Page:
F. Le Diascorn

“There exists another world but it is here in this one.”

Paul Eluard

Nothing in François Le Diascorn’s background indicated the artistic road he was ultimately to follow (rather, he was directed toward a safe and prosperous future via the Institut d’Etudes Politiques by his professor father) except for the sense he often had of the dream-like nature of existence, of its unreality. As a child he believed the world had come from his own thoughts and that if he stopped thinking about it, it could disappear! But his destiny swerved as a result of a trip to Egypt when he was about 17 and with a subsequent trip to India in 1969 and a return trip in 1971, trips which stimulated a budding passion: to try to capture in images that dream-like nature of existence he’d always been conscious of as a child — thus keeping the world real by his vision of it.

He has always chosen his own photographic subjects — which means he has accepted a certain rigor of existence — such absolute dedication to one’s work, the work of recreating the world according to the artist’s vision of it — is often a solitary road and so his has been. François Le Diascorn’s rigorously composed photography is a work of love and necessity, and whether considered fashionable or not, whether materially remunerative, he continues to unceasingly travel the world, photographing whatever he meets of interest on the road but with a predilection for certain subjects: magical animals, creatures of the oceans, Buddha and Christ, angels and demons, hospitals and carnivals, trees and tree people, children and clouds, monks and shepherds, his fetish cities and countries Paris, Venice, Sète, Varanasi, Egypt, India, Greece. It is through his third camera eye that François Le Diascorn tries to understand the how and why of existence, particularly his own, through capturing and transmitting the beauty and the strangeness he encounters. His life is a never-ending journey which leads him from one waking dream to another : solitary quest of the transparent and fugitive messages of the world.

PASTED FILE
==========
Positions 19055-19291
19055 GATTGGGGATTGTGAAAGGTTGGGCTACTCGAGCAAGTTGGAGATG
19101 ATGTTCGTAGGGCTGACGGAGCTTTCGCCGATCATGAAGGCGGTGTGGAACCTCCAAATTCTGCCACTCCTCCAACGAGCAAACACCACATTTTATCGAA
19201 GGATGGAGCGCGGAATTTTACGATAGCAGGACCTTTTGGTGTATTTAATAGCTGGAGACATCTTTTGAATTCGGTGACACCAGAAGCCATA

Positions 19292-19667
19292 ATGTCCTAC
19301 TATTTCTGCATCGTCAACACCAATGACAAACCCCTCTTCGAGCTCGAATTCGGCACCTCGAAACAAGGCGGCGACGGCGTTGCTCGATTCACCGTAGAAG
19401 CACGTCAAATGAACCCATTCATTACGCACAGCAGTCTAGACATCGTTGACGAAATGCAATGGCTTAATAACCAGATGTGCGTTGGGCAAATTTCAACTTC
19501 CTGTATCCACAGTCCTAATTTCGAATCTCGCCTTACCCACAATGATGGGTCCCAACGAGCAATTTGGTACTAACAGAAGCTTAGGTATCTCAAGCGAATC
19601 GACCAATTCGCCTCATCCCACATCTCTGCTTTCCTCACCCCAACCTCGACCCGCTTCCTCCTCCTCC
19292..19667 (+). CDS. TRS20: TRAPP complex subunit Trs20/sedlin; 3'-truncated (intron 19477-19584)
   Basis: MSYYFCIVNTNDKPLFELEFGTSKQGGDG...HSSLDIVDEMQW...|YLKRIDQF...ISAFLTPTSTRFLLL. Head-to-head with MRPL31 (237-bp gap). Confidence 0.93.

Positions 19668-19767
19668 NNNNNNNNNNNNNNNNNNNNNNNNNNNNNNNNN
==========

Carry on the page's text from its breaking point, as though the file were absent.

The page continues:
François’ style of photography is becoming a lost art. He never alters or crops his photos after shooting his subjects. The perfect framing of a precise moment in time is what gives his work its authenticity, its poetry, and its magic.
He has received a number of awards and grants for his work, among them a national grant for research and creation (for a year in the United States) and a Leonardo da Vinci grant (for a project in Japan). His photographs have been shown in museums and galleries in Europe and the United States and are in a number of collections including that of the Cartier Foundation for Contemporary Art, the Paris Bibliothèque Nationale de France, the French National Center of Plastic Arts, the European Center for Photography in Paris (MEP), le Centre Pompidou in Paris, the Nicéphore Niépce Museum in Châlon-sur-Saône, the Réattu Museum in Arles, the Carnavalet Museum in Paris and numerous private collections. In 2006, some of his vintage photos were sold in the auction sale Trésors des Photographes (Photographers’ Treasures) by ARTCURIAL in Paris.

At the end of the 1970s, François Le Diascorn joined the reknown photo agency VIVA which from its inception and for the few years it existed included some of the great names of French photography (Guy Le Querrec, Hervé Gloaguen, Martine Franck, Claude Raimond-Dityvon, François Hers, William Klein.) He has been a member of the RAPHO Agency (now Gamma-Rapho) since 1986.

François Le Diascorn is an artist who has not bowed to digital photography but continues to shoot black and white and colour with 35mm cameras he has used all his life. He does his own black and white printing on silver-bromide paper. He captures moments that occur in reality but require an uncanny eye to see and a great talent to capture. Authentic fine art photography by an authentic artist.